This story originally appeared on Spotlight PA.
In his first budget proposal, Democratic Gov. Josh Shapiro pitched a plan to fulfill one of his campaign trail promises: getting rid of some of Pennsylvania’s cell phone taxes.
Citing a desire to lower daily costs in the state, Shapiro wants to eliminate both the sales and use tax and the gross receipts tax on cell phone services. Doing so would save Pennsylvanians $124 million each year, he said.
“There are commonsense solutions we can implement to take some of that burden off their shoulders,” Shapiro said in his budget address. “That’s real money back in their pockets.”
At the same time, the governor has proposed increasing the monthly fee phone users pay to fund statewide 911 services and tying future increases to the inflation rate.
In order to implement the plan, Shapiro will need consent from the Democratic-controlled state House and the Republican-controlled state Senate. The deadline for a spending deal is June 30.
Pennsylvania levies some of the highest taxes on cell phones in the country — a combined 16% when adding together the state sales tax, gross receipts tax, the fee on 911 services, and a local sales tax.
Shapiro’s plan would eliminate the 6% state sales and use tax on phone services and the 5% gross receipts tax on wireless service providers.
Pennsylvania is one of only six states that has a gross receipts tax on top of a sales and use tax for wireless services. The sales and use tax is paid by consumers who purchase phones and phone plans while the gross receipts tax is levied on businesses that sell phones and plans and is based on their annual revenue. The latter tax can be passed on to the consumer as a surcharge on their bills.
Stephen Herzenberg, executive director of the Keystone Research Center — a progressive think tank that analyzes the budget — said that eliminating these taxes will be “a bit of relief for families in their monthly budget but it won’t be a game changer.”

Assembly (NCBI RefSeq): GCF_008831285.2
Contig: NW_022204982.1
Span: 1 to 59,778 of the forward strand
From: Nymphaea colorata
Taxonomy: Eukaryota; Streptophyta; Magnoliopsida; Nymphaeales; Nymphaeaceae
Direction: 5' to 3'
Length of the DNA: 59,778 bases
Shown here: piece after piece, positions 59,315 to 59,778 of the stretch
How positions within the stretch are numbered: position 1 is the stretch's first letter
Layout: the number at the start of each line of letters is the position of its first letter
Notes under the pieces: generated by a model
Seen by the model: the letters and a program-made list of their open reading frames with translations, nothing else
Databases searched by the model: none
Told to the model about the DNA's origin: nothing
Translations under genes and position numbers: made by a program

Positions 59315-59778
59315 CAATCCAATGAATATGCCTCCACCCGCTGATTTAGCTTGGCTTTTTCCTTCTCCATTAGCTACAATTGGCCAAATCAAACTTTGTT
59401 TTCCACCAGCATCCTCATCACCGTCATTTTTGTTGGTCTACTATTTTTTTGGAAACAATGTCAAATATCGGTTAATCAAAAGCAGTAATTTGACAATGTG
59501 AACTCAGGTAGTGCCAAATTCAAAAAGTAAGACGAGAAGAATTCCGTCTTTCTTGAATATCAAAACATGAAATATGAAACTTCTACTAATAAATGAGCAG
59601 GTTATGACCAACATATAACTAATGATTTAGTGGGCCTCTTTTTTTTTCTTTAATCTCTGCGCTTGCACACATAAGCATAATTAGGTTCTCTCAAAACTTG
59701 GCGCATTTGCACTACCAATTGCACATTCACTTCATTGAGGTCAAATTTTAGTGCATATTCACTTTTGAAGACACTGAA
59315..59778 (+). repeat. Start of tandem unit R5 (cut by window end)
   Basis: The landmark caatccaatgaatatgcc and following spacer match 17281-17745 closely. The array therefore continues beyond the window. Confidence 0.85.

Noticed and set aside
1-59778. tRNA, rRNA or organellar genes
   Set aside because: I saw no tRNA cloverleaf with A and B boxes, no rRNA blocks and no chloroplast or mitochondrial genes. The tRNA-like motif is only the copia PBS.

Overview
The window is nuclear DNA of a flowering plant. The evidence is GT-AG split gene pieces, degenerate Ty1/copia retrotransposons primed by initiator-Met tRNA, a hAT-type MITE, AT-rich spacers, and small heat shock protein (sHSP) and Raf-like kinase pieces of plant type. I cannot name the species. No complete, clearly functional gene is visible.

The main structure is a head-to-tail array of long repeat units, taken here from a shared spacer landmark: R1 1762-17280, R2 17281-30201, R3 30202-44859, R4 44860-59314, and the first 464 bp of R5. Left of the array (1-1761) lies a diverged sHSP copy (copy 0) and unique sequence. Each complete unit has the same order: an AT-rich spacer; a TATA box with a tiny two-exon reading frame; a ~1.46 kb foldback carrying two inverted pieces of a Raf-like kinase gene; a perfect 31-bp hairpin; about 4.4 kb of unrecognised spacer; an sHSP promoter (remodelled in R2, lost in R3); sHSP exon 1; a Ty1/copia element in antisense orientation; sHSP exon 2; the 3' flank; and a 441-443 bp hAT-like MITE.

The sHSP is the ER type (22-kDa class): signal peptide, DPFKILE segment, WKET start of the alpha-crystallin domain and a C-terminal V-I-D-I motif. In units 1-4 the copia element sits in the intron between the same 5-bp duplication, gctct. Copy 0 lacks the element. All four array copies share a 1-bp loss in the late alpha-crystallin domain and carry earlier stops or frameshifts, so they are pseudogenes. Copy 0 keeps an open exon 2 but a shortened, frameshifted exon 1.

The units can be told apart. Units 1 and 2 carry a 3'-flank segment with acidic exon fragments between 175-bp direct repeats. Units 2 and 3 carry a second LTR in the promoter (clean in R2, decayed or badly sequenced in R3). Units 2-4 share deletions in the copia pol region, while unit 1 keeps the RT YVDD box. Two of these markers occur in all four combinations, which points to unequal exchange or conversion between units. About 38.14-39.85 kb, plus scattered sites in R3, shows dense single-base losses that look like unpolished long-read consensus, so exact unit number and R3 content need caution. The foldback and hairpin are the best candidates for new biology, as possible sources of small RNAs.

“The basic idea here is that cell phones have become almost a necessity,” Herzenberg said. “If you’re concerned about people making ends meet, including in an environment where inflation is still quite high, this proposal makes sense to give working families a bit of a break on their budget.”
Herzenberg added that the elimination of the gross receipts tax is meant to benefit consumers, but he said there is a possibility that companies still keep that charge.
Shapiro will need the state legislature on board to eliminate these taxes, either by changing the state’s tax code or through another piece of legislation.
A spokesperson for state Senate Appropriations Chair Scott Martin (R., Lancaster) said it’s too soon to tell if the proposal will have enough support to pass the legislature as budget hearings have yet to begin. But the spokesperson added that Martin generally agrees with Shapiro’s intent to cut costs for Pennsylvanians, especially against the backdrop of rising costs due to inflation.
“There are a lot of pieces that we still have to evaluate as a caucus,” spokesperson Jason Thompson said. “Speaking broadly, we want to look at any policy to keep more of [people’s] hard-earned money in their wallets. It’s something to look at moving forward.”
In its budget proposal, the Shapiro administration estimated that eliminating the gross receipts tax for wireless service providers on Jan. 1, 2024, would result in a loss of $41.1 million over a six-month period. That number would be $20.9 million for the sales and use tax. All told, the commonwealth would lose roughly $124 million a year.
Shapiro’s proposed budget couples the elimination of the taxes with raising the 911 surcharge consumers pay monthly from $1.65 to $2.03, with future increases tied to the rate of inflation.
The administration said the estimated $54 million raised by the fee would go toward funding emergency services. That includes maintaining county-operated 911 systems and increasing funding for other emergency medical services.
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